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The author begs to state that this work is submitted as a treatise in Ethics and not in Civil Government. It is designed for the purpose of teaching the young mind how to apply the fundamental principles of right and wrong to the problems of Citizenship and the State. On the other hand, it is intended as lessons for study and not for continuous reading. Each chapter might of itself be elaborated into a volume. By means of an imaginary Dialogue between the teacher and the pupil, the points have been outlined in conversational form.
It is coming to be recognized as of overwhelming importance that the conception of duty should be linked intimately with that of citizenship in the minds of the young. The purpose of the book, therefore, is not to impart knowledge concerning the facts of civil government, but rather to suggest what we ought or ought not to do as Citizens of the State. In the conviction of the author, this should constitute a separate and most important department in the whole sphere of school instruction. Everything in the volume has been introduced with this purpose in view. The lessons have been in manuscript form for a number of years and have gone through several revisions. They have been tested repeatedly with classes of boys and girls of various ages. It is only after these trials that the material is now put in final shape and presented in book form.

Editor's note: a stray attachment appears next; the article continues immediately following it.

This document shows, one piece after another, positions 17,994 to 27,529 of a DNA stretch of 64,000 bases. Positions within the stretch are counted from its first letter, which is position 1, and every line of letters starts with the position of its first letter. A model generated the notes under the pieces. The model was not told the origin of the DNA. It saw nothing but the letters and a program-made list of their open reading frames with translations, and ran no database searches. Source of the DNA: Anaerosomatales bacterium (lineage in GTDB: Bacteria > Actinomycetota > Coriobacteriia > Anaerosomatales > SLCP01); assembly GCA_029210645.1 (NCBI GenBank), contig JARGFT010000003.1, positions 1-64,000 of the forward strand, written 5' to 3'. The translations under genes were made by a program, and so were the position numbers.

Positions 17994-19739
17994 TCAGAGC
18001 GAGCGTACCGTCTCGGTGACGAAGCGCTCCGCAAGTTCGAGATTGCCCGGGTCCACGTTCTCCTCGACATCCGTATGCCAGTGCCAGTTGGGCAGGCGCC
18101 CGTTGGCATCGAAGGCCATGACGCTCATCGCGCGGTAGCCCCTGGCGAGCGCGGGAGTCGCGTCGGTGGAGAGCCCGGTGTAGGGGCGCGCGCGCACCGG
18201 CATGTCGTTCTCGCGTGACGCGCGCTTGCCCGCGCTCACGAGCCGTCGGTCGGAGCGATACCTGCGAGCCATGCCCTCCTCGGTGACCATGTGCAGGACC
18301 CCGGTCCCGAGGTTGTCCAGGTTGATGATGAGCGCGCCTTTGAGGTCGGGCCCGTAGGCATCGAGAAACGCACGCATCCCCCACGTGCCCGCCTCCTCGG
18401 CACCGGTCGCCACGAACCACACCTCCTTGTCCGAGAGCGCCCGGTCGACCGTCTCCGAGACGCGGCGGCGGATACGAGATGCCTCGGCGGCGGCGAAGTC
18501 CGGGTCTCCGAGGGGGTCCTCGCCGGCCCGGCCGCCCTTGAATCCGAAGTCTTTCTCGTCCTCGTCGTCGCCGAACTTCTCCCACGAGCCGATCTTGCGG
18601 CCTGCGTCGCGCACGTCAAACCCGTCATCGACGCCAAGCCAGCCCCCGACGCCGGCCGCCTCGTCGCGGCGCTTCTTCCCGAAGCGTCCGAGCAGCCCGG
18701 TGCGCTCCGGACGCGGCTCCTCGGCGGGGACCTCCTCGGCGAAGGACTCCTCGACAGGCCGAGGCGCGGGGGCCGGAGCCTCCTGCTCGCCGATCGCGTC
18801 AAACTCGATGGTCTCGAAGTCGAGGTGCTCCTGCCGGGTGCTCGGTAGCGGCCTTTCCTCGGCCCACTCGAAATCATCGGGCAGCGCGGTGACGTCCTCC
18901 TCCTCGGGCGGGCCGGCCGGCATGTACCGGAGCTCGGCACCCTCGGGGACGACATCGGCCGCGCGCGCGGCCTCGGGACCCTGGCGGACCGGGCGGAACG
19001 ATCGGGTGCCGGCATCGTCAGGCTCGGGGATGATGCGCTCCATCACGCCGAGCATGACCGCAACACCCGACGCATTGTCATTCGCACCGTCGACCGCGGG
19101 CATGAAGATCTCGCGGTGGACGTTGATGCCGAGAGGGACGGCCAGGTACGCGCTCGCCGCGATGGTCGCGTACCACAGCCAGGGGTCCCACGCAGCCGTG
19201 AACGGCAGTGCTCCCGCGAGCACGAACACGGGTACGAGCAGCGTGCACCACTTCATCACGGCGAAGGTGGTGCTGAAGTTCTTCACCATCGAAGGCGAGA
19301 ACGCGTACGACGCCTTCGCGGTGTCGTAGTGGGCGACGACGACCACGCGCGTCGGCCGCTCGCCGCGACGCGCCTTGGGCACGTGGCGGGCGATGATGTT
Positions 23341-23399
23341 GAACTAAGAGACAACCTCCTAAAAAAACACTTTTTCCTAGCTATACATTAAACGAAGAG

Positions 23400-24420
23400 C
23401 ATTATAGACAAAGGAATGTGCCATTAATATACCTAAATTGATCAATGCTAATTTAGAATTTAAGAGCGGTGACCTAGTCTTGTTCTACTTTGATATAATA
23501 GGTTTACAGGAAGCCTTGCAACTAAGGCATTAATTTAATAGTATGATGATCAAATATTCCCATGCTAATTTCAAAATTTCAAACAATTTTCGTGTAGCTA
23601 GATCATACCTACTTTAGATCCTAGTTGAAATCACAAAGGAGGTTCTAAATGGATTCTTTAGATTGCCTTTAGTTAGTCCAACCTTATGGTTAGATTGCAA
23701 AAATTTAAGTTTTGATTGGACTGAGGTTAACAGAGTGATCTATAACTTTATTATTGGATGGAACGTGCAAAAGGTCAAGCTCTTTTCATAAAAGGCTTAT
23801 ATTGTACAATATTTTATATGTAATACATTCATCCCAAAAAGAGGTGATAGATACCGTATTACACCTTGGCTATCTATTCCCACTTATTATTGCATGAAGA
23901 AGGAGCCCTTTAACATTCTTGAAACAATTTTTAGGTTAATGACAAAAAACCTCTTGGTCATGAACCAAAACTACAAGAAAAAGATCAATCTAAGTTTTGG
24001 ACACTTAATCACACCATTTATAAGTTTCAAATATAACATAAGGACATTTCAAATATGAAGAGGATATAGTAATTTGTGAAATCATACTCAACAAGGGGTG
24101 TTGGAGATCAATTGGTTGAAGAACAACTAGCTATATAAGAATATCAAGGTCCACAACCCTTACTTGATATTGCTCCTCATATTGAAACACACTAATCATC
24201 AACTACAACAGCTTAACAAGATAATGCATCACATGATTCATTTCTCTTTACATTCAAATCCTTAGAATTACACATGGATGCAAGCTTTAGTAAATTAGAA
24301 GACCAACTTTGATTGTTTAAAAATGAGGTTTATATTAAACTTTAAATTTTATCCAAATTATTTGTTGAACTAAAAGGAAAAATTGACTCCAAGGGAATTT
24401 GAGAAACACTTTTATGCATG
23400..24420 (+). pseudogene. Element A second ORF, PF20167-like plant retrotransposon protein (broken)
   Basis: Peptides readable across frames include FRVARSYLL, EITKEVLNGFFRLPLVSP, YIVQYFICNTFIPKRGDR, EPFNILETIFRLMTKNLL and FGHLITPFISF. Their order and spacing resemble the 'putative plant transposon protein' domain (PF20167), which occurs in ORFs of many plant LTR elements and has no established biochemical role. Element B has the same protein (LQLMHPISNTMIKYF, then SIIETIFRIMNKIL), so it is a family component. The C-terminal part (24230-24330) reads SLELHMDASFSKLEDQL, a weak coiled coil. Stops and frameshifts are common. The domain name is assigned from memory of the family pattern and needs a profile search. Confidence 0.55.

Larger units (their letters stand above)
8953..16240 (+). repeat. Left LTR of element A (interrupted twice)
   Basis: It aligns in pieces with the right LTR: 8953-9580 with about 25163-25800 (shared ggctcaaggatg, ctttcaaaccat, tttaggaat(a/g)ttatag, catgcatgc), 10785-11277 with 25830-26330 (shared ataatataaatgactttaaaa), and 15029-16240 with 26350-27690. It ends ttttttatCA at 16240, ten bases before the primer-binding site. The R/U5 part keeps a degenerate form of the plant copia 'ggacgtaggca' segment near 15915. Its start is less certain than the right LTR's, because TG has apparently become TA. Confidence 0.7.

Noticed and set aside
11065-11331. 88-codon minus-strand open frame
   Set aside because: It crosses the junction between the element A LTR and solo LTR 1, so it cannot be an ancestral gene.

The greatest care has been exercised by the author not to use this treatise as a means for advocating special theories of his own. He has not striven to add further light on disputed problems, but rather to call the attention of the young to those facts and principles which have been established by thousands of years of human experience. He has taken pains not to deal